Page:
We’re on the verge of history at Busch Stadium.
Making good use of his vicious changeup and high-90s fastball, Cardinals rookie right-hander Michael Wacha has no-hit the visiting Washington Nationals through the top of the seventh inning. The Cardinals will carry a 2-0 lead into the bottom of the frame.
Wacha has yielded just two baserunners — the first on a booted groundball by second baseman Matt Carpenter and the second on a Ryan Zimmerman walk to open the seventh inning. We’ll provide regular updates as the 22-year-old tries to finish this off. He has only thrown 86 pitches to this point and needs just six more outs.
Bud Smith, also a rookie at the time, threw the last Cardinals no-hitter back in 2001.
The Nats were eliminated from the playoffs on Monday but trotted out their standard lineup.
UPDATE, 10:11 p.m. ET: Wacha surrendered a leadoff walk to Adam LaRoche in the top of the eighth but induced a double play groundball from Wilson Ramos. Anthony Rendon then flew out to left field. Wacha has only three outs left — he’s at 99 pitches — and the Cards lead 2-0 heading to the bottom of the eighth.
UPDATE, 10:24 p.m. ET: Wacha got an easy groundout to short from pinch-hitter Steve Lombardozzi to open the top of the ninth and then struck out Denard Span for the second out. The third batter of the inning, Ryan Zimmerman, hit a bouncer that went over Wacha’s head. Pete Kozma tried to field it quickly and make the throw but wound up pulling first baseman Matt Adams off the bag. It was ruled an infield hit for Zimmerman and Wacha was pulled immediately after. Trevor Rosenthal closed out the 2-0 win.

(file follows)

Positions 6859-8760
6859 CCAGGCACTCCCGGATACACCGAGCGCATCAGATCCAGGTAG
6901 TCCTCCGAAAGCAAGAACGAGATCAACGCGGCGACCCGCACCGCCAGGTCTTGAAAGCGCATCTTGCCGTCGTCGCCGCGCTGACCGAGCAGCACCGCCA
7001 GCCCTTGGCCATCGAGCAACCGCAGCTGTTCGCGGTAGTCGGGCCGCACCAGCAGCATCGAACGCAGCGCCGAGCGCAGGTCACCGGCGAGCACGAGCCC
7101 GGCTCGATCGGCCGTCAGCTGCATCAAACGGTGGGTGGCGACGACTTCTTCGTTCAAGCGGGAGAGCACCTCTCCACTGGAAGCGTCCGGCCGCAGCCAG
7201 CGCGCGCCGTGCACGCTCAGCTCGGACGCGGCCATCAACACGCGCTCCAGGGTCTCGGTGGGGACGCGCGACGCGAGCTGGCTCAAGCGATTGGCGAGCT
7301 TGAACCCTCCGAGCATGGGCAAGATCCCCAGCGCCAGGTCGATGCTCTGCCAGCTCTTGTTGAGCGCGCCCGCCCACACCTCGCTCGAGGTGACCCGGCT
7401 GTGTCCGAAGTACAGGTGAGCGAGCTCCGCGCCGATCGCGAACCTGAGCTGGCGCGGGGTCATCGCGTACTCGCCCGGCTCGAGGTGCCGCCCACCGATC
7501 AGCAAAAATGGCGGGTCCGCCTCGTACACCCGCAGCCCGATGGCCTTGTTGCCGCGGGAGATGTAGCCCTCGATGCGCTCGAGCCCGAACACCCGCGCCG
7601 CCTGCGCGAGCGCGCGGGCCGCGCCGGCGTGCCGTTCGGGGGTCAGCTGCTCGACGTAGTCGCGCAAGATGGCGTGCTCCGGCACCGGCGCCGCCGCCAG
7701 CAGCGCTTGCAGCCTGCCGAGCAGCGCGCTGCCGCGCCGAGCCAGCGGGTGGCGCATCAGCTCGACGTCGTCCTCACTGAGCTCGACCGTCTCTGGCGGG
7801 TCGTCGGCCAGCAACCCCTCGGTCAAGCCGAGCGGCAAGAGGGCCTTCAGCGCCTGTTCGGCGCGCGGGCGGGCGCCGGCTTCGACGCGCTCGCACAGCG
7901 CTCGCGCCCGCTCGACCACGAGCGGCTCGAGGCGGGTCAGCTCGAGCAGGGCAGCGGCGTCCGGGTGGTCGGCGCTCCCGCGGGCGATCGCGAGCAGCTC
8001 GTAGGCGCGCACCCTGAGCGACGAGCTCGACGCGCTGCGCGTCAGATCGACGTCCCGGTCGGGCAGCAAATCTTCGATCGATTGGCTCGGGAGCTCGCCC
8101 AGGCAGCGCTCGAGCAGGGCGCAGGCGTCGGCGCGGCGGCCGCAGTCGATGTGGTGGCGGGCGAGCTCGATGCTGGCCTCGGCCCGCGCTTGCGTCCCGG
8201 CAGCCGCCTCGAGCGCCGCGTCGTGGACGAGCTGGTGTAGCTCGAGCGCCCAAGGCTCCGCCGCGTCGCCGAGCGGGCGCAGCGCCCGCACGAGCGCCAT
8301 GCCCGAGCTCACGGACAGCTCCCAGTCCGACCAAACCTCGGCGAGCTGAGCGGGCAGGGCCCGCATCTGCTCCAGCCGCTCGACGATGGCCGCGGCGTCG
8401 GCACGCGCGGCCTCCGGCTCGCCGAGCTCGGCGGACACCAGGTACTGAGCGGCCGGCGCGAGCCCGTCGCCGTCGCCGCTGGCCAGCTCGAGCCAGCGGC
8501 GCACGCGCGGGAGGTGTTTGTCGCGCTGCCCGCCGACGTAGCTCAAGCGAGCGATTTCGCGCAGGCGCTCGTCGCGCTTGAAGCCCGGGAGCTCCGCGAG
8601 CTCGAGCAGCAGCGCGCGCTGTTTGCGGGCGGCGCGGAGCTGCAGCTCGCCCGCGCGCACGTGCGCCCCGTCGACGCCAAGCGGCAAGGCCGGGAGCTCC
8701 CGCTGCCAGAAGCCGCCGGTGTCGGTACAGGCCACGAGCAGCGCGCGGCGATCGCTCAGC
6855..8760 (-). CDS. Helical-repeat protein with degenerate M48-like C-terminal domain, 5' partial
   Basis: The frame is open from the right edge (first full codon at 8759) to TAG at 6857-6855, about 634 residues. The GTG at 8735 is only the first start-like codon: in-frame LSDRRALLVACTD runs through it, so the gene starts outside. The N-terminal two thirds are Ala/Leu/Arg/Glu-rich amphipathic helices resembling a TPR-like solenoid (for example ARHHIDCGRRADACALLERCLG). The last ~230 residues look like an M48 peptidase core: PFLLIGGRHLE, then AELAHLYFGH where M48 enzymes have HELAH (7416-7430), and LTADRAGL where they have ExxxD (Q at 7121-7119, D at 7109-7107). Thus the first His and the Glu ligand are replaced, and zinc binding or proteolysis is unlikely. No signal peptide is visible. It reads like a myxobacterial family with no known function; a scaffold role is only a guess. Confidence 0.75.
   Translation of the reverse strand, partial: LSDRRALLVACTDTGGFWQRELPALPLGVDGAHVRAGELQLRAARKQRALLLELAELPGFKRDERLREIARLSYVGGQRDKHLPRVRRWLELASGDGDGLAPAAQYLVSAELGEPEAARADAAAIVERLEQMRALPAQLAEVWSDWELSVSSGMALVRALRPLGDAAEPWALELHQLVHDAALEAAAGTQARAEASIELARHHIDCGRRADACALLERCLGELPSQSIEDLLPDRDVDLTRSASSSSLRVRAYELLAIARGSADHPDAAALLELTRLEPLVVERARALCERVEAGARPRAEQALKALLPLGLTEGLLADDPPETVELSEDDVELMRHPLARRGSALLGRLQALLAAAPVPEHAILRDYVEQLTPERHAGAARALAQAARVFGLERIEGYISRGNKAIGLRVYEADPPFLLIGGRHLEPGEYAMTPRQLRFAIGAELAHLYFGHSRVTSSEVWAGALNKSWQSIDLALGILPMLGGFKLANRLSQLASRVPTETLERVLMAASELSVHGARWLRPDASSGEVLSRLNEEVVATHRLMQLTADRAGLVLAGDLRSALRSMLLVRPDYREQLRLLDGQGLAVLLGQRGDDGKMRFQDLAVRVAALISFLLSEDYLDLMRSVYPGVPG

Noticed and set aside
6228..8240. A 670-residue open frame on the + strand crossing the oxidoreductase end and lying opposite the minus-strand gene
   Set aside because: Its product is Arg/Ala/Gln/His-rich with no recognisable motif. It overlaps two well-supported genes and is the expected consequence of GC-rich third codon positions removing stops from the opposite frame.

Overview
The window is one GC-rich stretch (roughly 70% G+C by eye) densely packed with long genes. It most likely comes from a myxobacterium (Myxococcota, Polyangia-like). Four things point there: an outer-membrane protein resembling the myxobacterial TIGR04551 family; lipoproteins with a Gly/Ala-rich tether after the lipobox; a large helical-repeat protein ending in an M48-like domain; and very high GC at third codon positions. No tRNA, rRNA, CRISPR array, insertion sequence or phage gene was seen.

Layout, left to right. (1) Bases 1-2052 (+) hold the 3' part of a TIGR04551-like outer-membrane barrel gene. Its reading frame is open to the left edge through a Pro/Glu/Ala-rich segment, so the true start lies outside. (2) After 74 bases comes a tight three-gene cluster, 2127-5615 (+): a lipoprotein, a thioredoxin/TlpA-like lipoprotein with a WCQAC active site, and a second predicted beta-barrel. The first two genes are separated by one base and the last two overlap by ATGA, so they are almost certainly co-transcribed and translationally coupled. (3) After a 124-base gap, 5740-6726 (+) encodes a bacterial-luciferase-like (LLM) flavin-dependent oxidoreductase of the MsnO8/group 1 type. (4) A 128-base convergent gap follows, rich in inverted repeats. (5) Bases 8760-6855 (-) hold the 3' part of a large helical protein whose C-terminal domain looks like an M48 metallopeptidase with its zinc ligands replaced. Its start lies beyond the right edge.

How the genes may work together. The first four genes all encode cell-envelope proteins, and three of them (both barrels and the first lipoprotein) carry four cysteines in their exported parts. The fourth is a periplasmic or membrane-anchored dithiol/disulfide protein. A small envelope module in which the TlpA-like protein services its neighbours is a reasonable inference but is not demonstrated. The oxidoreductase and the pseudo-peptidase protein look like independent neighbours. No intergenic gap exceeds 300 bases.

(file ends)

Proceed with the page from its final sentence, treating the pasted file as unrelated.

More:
Ken Rosenthal of FOX Sports reports that the Cubs have signed pitcher Brett Anderson to a contract, pending a physical. Anderson, apparently, impressed the Cubs during a bullpen session held in Arizona recently. According to Jeff Passan of Yahoo Sports, the deal is for $3.5 million, but incentives can bring the total value up to $10 million.
Anderson, 28, has only made a total of 53 starts and 12 relief appearances over the past five seasons due to a litany of injuries. This past season, he made just three starts and one relief appearance, yielding 15 runs on 25 hits and four walks with five strikeouts in 11 1/3 innings. The lefty dealt with back, wrist, and blister issues throughout the year.
When he’s healthy, Anderson is a solid arm to have at the back of a starting rotation or in the bullpen. The defending world champion Cubs aren’t risking much in bringing him on board.
Ken Rosenthal of FOX Sports provides an interesting window into how teams handle a player’s contract after he has died in an accident. It was reported on Sunday that Royals pitcher Yordano Ventura died in a car accident in the Dominican Republic. He had three guaranteed years at a combined $19.25 million as well as two $12 million club options with a $1 million buyout each for the 2020-21 seasons.
What happens to that money? Well, that depends on the results of a toxicology report, Rosenthal explains. If it is revealed that Ventura was driving under the influence, payment to his estate can be nullified. The Royals may still choose to pay his estate some money as a gesture of good will, but they would be under no obligation to do so. However, if Ventura’s death was accidental and not caused by his driving under the influence, then his contract remains fully guaranteed and the Royals would have to pay it towards his estate. The Royals would be reimbursed by insurance for an as yet unknown portion of that contract.
The results of the toxicology report won’t be known for another three weeks, according to Royals GM Dayton Moore. Dominican Republic authorities said that there was no alcohol found at the scene.
Ventura’s situation is different than that of Marlins pitcher Jose Fernandez, who died in a boating accident this past September. Fernandez was not under contract beyond 2016. He was also legally drunk and cocaine was found in his system after the accident. Still, it is unclear whether or not Fernandez was driving the boat. As a result, his estate will receive an accidental death payment of $1.05 million as well as $450,000 through the players’ standard benefits package, Rosenthal points out.